As part of Clerkenwell Design Week, Tony took part in Darc magazines’ talk series #darcthoughts

The talk, ‘Fit for Purpose’ discussed how function and form align in lighting for bar and restaurant spaces.

 

Here are just a few of Tony’s thoughts…

Lighting for aesthetics

“Lighting is central to all that we do, it’s a great tool to tell the story as decorative light can embody the narrative so well.”

“Lighting does have to be functional, but it isn’t just as simple as can you read the menu, it also has to suit and create the right ambiance.”

Does budget impact design?

“I don’t think you need to spend huge sums on Italian chandeliers, a small budget forces you to be creative and if you think about the brief in the right way you can actually produce something that has a huge impact.”

Designing lighting  

“Rather than thinking of lighting as a series of fittings, you need to first think about the light itself, where and how you want it to fall.

“It’s like when you are learning to draw, you are told not to draw the objects but the space between. The same applies to light, I encourage my designers to start with a black piece of paper and chalk out where they want light. From then you can design the fixtures that will give you the desired result.”

Lighting a restaurant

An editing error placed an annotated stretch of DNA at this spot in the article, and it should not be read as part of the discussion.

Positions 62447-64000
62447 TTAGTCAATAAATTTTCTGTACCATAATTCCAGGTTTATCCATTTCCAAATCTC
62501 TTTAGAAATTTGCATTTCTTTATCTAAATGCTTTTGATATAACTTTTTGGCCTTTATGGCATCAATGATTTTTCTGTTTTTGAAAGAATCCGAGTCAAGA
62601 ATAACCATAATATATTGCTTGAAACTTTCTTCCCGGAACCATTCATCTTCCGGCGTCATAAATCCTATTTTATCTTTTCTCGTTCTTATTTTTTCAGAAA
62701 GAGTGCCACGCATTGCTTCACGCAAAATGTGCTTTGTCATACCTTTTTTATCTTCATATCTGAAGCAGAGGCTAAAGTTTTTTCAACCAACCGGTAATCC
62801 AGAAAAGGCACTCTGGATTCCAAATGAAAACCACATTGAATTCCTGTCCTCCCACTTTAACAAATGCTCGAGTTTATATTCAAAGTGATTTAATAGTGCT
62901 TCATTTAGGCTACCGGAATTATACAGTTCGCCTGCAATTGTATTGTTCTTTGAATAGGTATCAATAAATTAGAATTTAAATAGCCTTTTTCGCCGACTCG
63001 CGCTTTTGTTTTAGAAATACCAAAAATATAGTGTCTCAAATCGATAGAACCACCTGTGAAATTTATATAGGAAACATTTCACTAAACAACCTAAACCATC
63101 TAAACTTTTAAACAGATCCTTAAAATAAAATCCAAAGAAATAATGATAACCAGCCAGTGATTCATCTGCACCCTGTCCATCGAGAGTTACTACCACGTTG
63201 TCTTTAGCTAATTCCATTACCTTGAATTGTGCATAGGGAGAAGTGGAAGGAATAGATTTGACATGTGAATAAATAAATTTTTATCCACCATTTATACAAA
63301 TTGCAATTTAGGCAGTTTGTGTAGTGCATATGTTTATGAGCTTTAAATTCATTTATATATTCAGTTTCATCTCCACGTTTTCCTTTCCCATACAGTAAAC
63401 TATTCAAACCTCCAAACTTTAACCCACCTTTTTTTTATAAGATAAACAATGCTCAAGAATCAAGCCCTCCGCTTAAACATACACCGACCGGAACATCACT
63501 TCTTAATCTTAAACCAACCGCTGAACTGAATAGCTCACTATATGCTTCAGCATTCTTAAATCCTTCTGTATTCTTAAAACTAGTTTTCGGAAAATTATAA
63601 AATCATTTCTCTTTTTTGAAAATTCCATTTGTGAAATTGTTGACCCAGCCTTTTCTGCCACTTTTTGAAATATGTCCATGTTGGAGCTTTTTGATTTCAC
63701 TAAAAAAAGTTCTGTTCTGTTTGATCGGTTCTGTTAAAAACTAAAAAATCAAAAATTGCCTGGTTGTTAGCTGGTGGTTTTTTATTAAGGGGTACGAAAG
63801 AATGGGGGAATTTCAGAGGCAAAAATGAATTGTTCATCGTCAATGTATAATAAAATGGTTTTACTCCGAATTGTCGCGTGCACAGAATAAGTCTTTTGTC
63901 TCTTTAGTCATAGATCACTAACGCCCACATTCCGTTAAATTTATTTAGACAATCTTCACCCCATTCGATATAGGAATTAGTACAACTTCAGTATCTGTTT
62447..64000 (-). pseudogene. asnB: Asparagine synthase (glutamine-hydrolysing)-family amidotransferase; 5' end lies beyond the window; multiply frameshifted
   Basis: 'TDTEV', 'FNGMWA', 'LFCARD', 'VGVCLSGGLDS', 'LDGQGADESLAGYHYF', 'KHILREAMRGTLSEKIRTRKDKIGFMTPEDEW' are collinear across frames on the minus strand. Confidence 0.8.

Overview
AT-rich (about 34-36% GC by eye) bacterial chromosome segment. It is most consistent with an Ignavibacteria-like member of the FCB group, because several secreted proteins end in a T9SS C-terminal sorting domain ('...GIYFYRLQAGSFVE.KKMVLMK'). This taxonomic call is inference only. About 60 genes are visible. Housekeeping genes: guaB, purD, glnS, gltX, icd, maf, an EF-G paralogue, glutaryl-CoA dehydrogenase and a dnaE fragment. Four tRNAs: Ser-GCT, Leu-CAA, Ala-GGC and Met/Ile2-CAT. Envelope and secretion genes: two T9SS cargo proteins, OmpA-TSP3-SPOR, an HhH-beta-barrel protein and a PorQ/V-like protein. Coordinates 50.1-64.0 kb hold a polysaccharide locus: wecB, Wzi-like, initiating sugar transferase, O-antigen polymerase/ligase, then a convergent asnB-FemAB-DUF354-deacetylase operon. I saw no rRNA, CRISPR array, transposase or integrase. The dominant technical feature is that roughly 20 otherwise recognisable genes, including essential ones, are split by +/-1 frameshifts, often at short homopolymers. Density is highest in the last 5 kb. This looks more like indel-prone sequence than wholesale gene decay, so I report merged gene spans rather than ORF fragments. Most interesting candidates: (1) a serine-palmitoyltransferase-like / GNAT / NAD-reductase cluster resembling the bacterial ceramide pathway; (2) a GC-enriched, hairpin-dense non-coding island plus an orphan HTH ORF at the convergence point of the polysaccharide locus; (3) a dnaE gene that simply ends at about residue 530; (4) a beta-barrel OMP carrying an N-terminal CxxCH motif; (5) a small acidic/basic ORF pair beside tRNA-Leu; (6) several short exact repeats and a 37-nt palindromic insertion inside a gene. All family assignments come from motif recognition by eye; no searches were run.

“Lighting and sound levels have to work in harmony to give the desired atmosphere, and this needs to be adaptable to successfully transitions throughout the day and night. You don’t want either scheme to be compromised with a ‘one size fits all approach’.”

Other considerations

“I admit I was guilty five or six years ago of underestimating social media and assuming it would eventually go away. Now I have done a complete U-turn, I see many of our clients building their business solely on the back of Instagram. It’s becoming central to a business’ growth so we must facilitate it through specific design considerations.”

“In ‘the olden days’ as I call it, we used to design a restaurant with a task light over the table. This now doesn’t work because if you hold your phone above your plate to take a photo you get a shadow.”

“This may seem trivial but this is now a real thing to consider and it provides quite a technical challenge.”